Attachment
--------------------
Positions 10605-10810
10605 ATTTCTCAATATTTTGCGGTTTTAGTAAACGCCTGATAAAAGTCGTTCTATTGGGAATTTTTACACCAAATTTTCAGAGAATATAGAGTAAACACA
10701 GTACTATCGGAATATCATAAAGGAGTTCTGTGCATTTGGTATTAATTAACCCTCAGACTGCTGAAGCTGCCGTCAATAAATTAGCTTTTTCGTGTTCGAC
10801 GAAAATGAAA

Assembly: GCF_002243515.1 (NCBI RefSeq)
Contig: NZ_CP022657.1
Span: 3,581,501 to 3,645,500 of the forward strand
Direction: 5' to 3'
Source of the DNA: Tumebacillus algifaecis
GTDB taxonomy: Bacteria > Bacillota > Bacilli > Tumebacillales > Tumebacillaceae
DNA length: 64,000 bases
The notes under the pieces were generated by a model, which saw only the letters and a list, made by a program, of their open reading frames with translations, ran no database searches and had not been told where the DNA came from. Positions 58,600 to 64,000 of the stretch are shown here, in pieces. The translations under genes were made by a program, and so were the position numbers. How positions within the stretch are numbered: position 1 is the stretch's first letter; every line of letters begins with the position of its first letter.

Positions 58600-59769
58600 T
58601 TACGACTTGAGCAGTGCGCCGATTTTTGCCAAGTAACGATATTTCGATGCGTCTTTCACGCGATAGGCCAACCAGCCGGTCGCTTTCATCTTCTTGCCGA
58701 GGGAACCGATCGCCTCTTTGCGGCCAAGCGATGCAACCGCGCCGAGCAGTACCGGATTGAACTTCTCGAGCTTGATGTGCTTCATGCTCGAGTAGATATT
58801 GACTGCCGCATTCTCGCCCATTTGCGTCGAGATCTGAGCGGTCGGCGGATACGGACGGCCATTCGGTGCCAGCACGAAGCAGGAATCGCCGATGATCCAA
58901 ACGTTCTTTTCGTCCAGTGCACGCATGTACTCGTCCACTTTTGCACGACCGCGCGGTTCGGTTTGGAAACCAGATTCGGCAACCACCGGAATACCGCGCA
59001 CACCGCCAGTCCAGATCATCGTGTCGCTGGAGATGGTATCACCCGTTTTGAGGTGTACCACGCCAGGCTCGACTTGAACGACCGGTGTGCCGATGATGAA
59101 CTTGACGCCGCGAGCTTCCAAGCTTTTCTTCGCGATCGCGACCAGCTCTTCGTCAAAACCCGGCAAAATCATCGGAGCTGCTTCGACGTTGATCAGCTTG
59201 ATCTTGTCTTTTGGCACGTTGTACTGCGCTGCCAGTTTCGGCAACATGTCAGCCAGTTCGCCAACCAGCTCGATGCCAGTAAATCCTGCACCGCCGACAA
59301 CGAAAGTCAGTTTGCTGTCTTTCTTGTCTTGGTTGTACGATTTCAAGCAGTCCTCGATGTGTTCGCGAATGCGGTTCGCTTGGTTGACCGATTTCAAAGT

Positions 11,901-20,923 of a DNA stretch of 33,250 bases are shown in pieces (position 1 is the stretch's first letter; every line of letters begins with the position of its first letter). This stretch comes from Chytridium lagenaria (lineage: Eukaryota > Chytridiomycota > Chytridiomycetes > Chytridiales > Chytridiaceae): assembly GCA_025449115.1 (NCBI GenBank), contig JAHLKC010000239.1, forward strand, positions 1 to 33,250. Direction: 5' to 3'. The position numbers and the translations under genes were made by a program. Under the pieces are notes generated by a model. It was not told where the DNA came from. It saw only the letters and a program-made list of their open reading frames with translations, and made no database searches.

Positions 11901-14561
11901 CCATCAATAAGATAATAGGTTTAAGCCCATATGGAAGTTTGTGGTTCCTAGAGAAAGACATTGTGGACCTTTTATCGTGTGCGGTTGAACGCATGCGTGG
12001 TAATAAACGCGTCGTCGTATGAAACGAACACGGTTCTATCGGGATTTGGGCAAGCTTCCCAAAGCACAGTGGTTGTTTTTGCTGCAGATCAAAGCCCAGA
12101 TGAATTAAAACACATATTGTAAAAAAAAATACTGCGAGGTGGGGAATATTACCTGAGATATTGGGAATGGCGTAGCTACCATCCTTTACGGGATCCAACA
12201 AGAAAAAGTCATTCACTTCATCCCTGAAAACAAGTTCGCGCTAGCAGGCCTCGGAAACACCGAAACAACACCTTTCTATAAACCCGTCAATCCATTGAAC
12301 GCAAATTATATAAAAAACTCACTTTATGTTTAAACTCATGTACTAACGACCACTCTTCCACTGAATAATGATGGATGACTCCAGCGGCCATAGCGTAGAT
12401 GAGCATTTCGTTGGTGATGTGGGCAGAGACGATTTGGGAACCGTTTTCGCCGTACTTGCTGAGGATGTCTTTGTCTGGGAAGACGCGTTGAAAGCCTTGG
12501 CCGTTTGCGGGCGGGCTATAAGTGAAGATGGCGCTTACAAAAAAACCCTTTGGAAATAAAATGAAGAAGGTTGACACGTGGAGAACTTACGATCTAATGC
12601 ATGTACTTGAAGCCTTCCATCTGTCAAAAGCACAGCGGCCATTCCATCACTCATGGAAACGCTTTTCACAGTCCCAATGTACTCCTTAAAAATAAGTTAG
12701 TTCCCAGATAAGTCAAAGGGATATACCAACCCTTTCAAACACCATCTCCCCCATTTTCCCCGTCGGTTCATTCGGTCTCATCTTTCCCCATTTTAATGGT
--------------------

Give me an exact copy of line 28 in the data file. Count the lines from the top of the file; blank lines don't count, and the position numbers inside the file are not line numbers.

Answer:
12201 AGAAAAAGTCATTCACTTCATCCCTGAAAACAAGTTCGCGCTAGCAGGCCTCGGAAACACCGAAACAACACCTTTCTATAAACCCGTCAATCCATTGAAC